Careful With Native SQL in Hibernate

I really like Hibernate, but I also don’t know a tool that would be nearly as powerful and deceptive at the same time. I could write a book on surprises in production and cargo cult programming related to Hibernate alone. It’s more of an issue with the users than with the tool, but let’s not get too ranty.

So, here’s a recent example.

Problem

We need a background job that lists all files in a directory and inserts an entry for each of them to a table.

Naive Solution

The job used to be written in Bash and there is some direct SQL reading from the table. So, blinders on and let’s write some direct SQL!

for (String fileName : folder.list()) {
    SQLQuery sql = session.getDelegate().createSQLQuery(
        "insert into dir_contents values (?)");
    sql.setString(0, fileName);
    sql.executeUpdate();
}

Does it work? Sure it does.

Now, what happens if there are 10,000 files in the folder? What if you also have a not so elegant domain model, with way too many entity classes, thousands of instances and two levels of cache all in one context?

All of a sudden this trivial job takes 10 minutes to execute, all that time keeping 2 or 3 CPUs busy at 100%.

What, for just a bunch of inserts?

Easy Fix

The problem is that it’s Hibernate. It’s not just a dumb JDBC wrapper, but it has a lot more going on. It’s trying to keep caches and session state up to date. If you run a bare SQL update, it has no idea what table(s) you are updating, what it depends on and how it affects everything, so just in case it pretty much flushes everything.

If you do this 10,000 times in such a crowded environment, it adds up.

Here’s one way to fix it – rather than running 10,000 updates with flushes, execute everything in one block and flush once.

session.doWork(new Work() {
    public void execute(Connection connection) throws SQLException {
        PreparedStatement ps = connection
                .prepareStatement("insert into dir_contents values (?)");
        for (String fileName : folder.list()) {
            ps.setString(1, fileName);
            ps.executeUpdate();
        }
    }
});

Other Solutions

Surprise, surprise:

  • Do use Hibernate. Create a real entity to represent DirContents and just use it like everything else. Then Hibernate knows what caches to flush when, how to batch updates and so on.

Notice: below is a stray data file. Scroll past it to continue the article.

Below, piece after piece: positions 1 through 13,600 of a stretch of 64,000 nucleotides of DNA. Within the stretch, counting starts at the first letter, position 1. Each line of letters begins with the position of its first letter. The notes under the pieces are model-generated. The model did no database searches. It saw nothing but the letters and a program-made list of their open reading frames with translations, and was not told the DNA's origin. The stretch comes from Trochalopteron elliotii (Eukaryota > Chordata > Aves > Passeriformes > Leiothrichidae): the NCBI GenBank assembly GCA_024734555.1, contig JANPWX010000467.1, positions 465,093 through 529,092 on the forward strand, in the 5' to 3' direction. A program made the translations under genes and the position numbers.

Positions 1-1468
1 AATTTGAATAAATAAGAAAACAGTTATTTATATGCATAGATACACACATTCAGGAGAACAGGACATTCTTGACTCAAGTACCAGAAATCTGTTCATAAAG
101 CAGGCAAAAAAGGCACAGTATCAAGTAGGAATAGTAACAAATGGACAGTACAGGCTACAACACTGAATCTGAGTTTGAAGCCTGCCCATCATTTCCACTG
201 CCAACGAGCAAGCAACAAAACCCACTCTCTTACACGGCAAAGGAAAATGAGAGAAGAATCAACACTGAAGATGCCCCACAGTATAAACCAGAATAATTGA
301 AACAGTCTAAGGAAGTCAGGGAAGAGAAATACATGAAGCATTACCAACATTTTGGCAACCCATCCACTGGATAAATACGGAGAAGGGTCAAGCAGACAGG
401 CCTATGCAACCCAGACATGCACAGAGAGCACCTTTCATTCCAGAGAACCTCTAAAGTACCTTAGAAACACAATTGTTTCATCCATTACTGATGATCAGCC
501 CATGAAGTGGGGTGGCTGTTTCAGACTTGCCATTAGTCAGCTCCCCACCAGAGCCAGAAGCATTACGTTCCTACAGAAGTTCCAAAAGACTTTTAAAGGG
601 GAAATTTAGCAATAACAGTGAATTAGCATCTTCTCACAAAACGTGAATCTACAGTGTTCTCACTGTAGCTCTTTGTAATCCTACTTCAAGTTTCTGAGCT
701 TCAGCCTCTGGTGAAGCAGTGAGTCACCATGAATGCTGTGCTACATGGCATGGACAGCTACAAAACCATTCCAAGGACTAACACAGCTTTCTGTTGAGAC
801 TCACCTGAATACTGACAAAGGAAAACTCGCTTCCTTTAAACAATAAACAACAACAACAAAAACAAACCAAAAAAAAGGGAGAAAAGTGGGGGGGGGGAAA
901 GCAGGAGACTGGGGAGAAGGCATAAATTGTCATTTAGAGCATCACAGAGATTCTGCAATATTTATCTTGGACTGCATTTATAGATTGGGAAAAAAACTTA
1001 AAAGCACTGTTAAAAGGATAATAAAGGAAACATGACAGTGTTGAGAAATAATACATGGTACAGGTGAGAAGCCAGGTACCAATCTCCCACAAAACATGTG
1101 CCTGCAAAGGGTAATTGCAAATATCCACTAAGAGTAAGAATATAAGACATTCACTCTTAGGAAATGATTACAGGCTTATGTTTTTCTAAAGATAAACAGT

• Don’t use Hibernate. Use plain old JDBC, MyBatis, or whatever else suits your stack or is there already.

Takeaway

Native SQL has its place, even if this example is not the best use case. Anyway, the point is: If you are using native SQL with Hibernate, mind the session state and caches.

Reference: Careful With Native SQL in Hibernate from our JCG partner Konrad Garus at the Squirrel’s blog.
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5 Responses to "Careful With Native SQL in Hibernate"

  1. Angel says:

    Or you can just use Hibernate scrollable results (org.hibernate.ScrollableResults)

    http://www.numerati.com/2012/06/26/reading-large-result-sets-with-hibernate-and-mysql/

    The biggest problem of Hibernate is the people that do not know how to use it and that don’t take time to learn how to use it properly.

    How could you possibly think that a library like Hibernate, developed by very smart people and tested and used by thousands of developers, would not cover that use case that you present here.

    No offense :-)

  2. Angel says:

    In the case of an insert. You just need to use StatelessSession.

  3. Angel – I agree wholeheartedly that the main issue with Hibernate is incompetent and careless users.

    Anyway, how does “reading large sets” relate to *inserting* large sets that I am writing about here?

    • Angel says:

      Hi Konrad,

      I read your article and I did not reply straight away. In the mean time and until I replied I probably confused your post with a similar one that was about read operations on large data sets. Later on I realized my mistake and that is when I said that for batch write operation the best strategy is to use StalessSession and to flush it every hundred or so update operations :-)
      Sorry about that.

  4. StatelessSession is another good option, thank you.

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